practice in Corinth. The opposite is true. He
    opens the chapter by saying, “I praise you
    because you remember me in everything and
    hold firmly to the traditions, just as I delivered
    them to you” (1 Corinthians 11:2). The word
    used here for “traditions” is the Greek paradosis
    (παραδσις); it is the same word the Apostolic
    Scriptures typically use for Jewish tradition.
    For example:
    For the Pharisees and all the Jews do not
    eat unless they carefully wash their hands,
    thus observing the traditions (paradosis) of
    the elders. (Mark 7:3)
    Paul was not attempting to
    overturn Jewish practice in
    Corinth. The opposite is true.

    “Neglecting the commandment of God,
    you hold to the tradition (paradosis) of men.”
    He was also saying to them, “You are experts
    at setting aside the commandment of God
    in order to keep your tradition (paradosis).”
    (Mark 7:8–9)
    I was advancing in Judaism beyond
    many of my contemporaries among my
    countrymen, being more extremely zealous
    for my ancestral traditions (paradosis).
    (Galatians 1:14)
    Paradosis literally means, “something handed
    down.” It is the normal, New Testament word for
    Jewish “tradition.” Most commentators refuse
    the notion that Paul might have been referring
    to the norms of Jewish tradition in this passage.
    Instead, they suppose that Paul was referring
    to a distinct Christian paradosis. Witherington
    says, “It is difficult to believe that [Paul]
    would impose a specifically Jewish custom on
    Christians … [The Corinthian believers] were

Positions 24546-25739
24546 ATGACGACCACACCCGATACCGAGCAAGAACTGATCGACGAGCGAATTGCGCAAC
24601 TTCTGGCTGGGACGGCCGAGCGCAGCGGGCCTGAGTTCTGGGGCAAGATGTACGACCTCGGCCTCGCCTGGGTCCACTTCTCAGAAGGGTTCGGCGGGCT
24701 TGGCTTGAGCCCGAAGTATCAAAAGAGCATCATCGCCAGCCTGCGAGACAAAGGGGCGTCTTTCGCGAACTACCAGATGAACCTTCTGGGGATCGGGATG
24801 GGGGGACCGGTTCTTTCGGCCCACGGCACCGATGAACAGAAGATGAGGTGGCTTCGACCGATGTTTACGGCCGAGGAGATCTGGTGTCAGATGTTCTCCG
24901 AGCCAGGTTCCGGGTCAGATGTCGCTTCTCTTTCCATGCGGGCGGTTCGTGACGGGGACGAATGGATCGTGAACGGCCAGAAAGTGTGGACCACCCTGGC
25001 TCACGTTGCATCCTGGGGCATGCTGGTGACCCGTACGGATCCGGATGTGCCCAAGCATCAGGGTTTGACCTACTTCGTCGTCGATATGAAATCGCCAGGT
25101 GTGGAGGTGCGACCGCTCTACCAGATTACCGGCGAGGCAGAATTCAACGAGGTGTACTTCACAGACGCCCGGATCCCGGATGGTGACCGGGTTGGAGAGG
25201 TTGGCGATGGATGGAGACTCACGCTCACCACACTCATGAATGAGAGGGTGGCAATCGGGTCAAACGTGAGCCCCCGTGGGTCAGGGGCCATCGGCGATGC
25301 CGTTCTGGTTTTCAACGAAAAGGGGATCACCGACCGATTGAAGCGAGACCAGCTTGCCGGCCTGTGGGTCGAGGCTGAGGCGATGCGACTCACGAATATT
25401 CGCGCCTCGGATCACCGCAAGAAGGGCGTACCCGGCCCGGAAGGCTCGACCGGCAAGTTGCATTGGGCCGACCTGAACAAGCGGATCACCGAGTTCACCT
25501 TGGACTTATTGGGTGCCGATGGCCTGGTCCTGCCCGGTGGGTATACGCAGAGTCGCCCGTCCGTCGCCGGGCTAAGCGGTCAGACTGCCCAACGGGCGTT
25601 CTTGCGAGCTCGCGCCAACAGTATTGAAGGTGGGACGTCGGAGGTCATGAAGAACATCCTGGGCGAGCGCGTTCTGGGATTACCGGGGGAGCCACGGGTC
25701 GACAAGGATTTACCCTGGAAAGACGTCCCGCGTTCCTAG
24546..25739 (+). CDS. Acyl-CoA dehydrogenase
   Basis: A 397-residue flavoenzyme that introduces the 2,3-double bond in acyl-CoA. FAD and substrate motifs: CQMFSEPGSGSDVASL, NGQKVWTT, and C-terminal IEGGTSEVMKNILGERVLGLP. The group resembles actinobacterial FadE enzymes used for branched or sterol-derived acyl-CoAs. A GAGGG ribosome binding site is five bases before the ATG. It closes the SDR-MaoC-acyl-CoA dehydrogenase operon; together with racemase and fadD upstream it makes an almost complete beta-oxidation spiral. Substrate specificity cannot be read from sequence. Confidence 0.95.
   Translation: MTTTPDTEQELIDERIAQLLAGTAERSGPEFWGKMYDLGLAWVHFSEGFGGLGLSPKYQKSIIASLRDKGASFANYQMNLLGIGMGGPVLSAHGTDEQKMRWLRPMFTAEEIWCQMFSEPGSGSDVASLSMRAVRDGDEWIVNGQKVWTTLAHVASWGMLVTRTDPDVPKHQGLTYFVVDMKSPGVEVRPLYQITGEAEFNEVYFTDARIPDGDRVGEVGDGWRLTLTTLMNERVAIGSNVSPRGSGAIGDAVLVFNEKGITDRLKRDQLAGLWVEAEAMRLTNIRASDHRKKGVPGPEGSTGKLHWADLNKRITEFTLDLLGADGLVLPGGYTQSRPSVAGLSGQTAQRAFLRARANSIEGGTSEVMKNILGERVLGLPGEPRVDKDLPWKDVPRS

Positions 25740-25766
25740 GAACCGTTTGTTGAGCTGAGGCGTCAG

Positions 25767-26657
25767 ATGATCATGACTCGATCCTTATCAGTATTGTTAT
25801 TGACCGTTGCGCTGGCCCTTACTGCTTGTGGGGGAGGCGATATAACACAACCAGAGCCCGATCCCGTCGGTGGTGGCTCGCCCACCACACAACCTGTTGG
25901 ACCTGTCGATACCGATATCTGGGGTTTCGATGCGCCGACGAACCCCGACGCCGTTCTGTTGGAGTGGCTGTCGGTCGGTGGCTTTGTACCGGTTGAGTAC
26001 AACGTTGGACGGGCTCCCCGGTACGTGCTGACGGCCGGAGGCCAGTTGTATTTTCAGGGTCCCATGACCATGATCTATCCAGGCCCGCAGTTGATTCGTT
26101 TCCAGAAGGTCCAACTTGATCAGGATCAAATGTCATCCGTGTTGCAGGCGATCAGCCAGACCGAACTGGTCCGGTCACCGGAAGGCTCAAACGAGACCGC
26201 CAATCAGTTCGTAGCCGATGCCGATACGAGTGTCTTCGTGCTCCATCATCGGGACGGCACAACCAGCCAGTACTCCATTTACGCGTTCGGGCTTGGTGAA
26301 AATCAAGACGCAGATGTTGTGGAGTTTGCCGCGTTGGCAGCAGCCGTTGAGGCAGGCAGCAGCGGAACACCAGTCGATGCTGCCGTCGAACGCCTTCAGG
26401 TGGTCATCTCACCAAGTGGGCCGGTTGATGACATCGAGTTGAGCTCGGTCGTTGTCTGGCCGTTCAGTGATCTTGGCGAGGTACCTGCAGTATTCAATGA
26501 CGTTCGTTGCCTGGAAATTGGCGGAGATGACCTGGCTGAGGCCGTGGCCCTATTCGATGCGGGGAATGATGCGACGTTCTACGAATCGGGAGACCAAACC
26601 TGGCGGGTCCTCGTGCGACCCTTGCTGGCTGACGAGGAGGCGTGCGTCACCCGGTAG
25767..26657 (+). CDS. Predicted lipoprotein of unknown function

to model new Christian customs.”6
    I find it far more difficult to believe that
    Paul and the Apostles were in the business of
    inventing new customs and traditions simply
    for the sake of making a distinction from
    Judaism. That kind of thinking is anachronistic.
    Paul and the early believers—even the
    Corinthians—believed they were a sect within
    greater Judaism.
    The first assembly of believers in Corinth
    was right next door to the Corinthian synagogue.
    7 The first members all came from the
    synagogue, including “Crispus, the leader of
    the synagogue … with all his household” (Acts
    18:8). Though the Corinthian community was
    a mix of Jews and Gentiles, it was born of a Jewish
    synagogue and existed in the context of a
    Diaspora Jewish community. As Paul sought to
    bring correction to the Corinthians regarding
    their mode of dress and grooming, he appealed
    to the authority of apostolic tradition and the
    broader authority of Jewish tradition, saying,
    “if one is inclined to be contentious, we have
    no other practice, nor have the [assemblies] of
    God” (1 Corinthians 11:16).
    The term “assemblies of God” does not
    refer to other congregations of believers.8
    Instead it stands in antithesis to the congregations
    of the believers who are represented
    as the “we” of 11:16. With all due apologies
    to the Assemblies of God denomination, the
    term “assemblies of God” is best understood
    as Jewish synagogues in general.9 I understand
    the verse as follows:
    We [the believers and apostolic communities]
    have no other practice, nor have the
    [synagogues] of God. (1 Corinthians 11:16)
    Therefore Paul was not overturning
    Jewish practice or tradition (paradosis) in
    1 Corinthians 11. Instead, by admission of